Financial wellness in the workplace: Five steps to a successful financial wellness program
For many Canadians, understanding and managing multiple financial assets and obligations is a complex and daunting task that can contribute to significant stress, impact work performance and delay retirement. As the world continues to battle the far-reaching effects of COVID-19, for many employees, concerns about employment security, decline in household income and retirement savings accounts has further eroded their financial wellbeing.
Employees who suffer from financial stress are twice as likely to report poor health, and almost half of working Canadians admit that stress related to personal finances has had an impact on their performance at work. In fact, a recent Statistics Canada survey noted that fewer Canadians reported excellent or very good mental health during COVID-19 compared to data from last year.
The good news is, a workplace financial wellness program can help. Recent research tells us that employers and employees alike want unbiased financial education, delivered by accredited professionals. From managing money and debt to saving for retirement, or one-to-one financial guidance, employers who implement financial wellness programs reap the benefits of a financially healthy workforce.
Here are five steps for developing and implementing a successful financial wellness program in your workplace.
Step 1: Get Buy-in from Senior Executives
One of the most significant barriers to launching a financial literacy program in the workplace is getting buy-in from senior executives. This is a critical first step, so you will need to explain the cost benefits – what are the company’s top concerns? Increased engagement and productivity or perhaps lower absence and disability costs? How will a financial wellness program help? At a minimum, every executive should want a financially healthy and engaged workforce, and they all want to increase company revenues. Explain clearly how financial literacy in the workforce can achieve each of these goals.
Step 2: Find a third-party provider
According to Eckler’s recent survey on financial wellness in the workplace, 84% of employers and 90% of employees want their third-party educator to be unbiased. Eighty-five per cent of companies and 84% of employees want their education programs to be provided by a third-party that is experienced and more than 80% of employers want the third-party educator to be accredited. It’s also important to find someone who has specifically worked with companies to develop financial education programs.
Step 3: Develop the program
Effective employee financial wellness programs must be targeted and delivered effectively. While all topics should be discussed, what should be emphasized depends on the needs of your employees. Good financial education should address the specific issues that are causing the most stress.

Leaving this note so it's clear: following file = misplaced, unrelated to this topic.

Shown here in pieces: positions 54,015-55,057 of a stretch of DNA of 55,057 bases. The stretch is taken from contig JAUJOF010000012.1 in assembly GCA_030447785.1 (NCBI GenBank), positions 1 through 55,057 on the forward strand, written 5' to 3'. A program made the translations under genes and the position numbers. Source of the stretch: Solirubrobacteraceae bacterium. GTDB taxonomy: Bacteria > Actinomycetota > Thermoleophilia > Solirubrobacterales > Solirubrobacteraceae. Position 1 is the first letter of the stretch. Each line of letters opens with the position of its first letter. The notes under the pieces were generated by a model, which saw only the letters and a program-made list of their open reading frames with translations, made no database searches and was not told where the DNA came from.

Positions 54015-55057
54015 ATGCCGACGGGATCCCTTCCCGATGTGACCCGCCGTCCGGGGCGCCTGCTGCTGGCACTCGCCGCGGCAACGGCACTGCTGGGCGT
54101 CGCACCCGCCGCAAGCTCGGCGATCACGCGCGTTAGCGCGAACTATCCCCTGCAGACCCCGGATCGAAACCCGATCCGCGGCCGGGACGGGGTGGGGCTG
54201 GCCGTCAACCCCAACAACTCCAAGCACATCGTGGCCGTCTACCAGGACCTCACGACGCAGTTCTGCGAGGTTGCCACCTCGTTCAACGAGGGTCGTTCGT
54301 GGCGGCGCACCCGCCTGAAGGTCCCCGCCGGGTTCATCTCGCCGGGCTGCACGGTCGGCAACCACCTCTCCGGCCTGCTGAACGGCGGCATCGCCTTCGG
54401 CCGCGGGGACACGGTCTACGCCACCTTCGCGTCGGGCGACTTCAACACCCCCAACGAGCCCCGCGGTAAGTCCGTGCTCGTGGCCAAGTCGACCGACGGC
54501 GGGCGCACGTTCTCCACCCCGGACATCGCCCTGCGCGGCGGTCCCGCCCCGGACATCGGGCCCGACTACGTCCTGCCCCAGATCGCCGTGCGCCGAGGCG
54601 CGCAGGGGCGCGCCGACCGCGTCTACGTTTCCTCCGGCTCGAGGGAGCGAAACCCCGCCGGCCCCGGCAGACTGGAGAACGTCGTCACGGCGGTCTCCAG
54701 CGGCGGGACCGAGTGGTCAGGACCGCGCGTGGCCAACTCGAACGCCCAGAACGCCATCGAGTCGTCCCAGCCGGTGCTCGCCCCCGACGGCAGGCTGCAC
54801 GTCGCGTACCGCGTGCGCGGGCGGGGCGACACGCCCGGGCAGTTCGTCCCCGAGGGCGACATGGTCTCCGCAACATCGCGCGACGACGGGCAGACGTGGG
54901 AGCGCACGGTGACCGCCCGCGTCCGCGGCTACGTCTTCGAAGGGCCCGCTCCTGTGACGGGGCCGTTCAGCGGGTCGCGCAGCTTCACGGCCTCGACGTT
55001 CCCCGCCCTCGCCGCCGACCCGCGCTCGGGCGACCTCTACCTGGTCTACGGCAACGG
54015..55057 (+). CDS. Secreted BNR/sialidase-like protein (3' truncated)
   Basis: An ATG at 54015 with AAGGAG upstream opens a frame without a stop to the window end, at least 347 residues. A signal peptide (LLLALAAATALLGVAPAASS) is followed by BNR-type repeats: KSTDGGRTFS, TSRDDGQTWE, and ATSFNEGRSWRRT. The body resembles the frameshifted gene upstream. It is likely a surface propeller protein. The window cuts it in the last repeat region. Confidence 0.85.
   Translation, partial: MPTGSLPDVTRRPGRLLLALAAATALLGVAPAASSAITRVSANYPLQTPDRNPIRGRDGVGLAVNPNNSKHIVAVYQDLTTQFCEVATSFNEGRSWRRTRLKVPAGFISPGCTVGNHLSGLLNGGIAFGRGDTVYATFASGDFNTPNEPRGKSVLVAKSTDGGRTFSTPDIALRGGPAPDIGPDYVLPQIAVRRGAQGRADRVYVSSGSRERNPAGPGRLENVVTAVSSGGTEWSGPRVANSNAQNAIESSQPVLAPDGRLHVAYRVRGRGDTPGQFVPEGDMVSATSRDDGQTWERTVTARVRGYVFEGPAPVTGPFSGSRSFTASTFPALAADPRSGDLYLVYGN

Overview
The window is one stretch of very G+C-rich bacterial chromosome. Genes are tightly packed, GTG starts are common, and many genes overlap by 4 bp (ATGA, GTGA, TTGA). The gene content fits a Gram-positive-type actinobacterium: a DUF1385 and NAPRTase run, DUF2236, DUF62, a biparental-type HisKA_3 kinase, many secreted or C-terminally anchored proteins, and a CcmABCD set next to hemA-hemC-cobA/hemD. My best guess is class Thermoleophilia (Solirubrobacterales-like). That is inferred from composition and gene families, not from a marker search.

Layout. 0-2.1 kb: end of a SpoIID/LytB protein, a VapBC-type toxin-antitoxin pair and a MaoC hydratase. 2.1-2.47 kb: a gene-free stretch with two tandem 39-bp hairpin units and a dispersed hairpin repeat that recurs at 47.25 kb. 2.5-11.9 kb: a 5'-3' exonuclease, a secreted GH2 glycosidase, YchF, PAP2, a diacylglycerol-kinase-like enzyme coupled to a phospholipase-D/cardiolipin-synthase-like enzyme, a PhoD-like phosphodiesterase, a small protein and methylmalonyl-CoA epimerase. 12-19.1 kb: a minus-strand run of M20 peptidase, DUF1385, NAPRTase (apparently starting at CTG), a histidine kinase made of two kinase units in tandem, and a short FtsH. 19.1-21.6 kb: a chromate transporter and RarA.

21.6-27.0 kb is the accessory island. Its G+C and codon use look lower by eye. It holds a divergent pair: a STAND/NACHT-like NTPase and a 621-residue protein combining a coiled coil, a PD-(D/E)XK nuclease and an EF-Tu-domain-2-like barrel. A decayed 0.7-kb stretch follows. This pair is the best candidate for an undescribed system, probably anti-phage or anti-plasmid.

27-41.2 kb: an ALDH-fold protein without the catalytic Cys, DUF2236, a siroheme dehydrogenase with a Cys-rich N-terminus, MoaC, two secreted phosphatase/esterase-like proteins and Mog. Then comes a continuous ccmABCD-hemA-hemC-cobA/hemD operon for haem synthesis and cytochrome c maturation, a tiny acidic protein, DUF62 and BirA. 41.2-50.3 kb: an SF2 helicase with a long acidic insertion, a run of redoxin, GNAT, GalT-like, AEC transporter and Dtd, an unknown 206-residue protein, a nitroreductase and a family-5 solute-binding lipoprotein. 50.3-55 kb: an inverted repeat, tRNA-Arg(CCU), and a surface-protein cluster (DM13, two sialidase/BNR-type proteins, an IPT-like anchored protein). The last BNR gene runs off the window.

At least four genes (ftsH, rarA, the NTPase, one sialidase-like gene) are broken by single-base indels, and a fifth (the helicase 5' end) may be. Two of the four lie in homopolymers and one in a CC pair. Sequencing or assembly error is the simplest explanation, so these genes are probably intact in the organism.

Delivery is equally important. With so many of us working away from the office right now, virtual meetings and webinars have quickly become the new norm. When we do get back to whatever our new reality will look like, whether webinars, in-person workshops or one-to-one financial guidance, the method you choose will depend on what your employees want, what approach suits your workforce, and what your budget dictates.
Step 4: Build a comprehensive communication plan
This step is critical to the success of the program. Companies, along with their third-party educators, need to develop a comprehensive communication plan to ensure employee buy-in, program participation and, ultimately, program success.
Communication from senior executives is especially important. Endorsement from senior executives helps employees feel supported, creates goodwill and fosters greater engagement with the organization. Communication should also be delivered by Human Resources and people managers at varying times before, during, and after education sessions to reiterate the key messages and maintain engagement.
Step 5: Measure and Assess
Measurement and assessment are the cornerstones of effective program management. Making informed decisions about program effectiveness is critical to improving the financial wellness of employees, and empowering employers to make strategic decisions that support their employees and enable company goals.
As a first step, employers must define the key criteria for success. Setting key metrics such as monitoring behaviours in retirement and savings plans, benefit elections, absenteeism, use of EAP services, and disability claims can show a direct link between education and outcomes. Your third-party educator can then help you develop effective methods for measuring your success criteria and establish benchmarks for evaluating your program. You can use this information to form a business case for tweaking your program as needed – number of sessions, delivery method, topics, timing, etc.
Financial literacy month provides a good opportunity to reflect on how employers can, and should, support employee financial wellness. While the Government of Canada and many of our financial institutions did their part to support Canadians with emergency financial relief, many of those relief measures have come to an end. Even with many of us working away from the office, employers can take incremental steps to support financial wellness in the workplace at a time when many Canadians need it the most.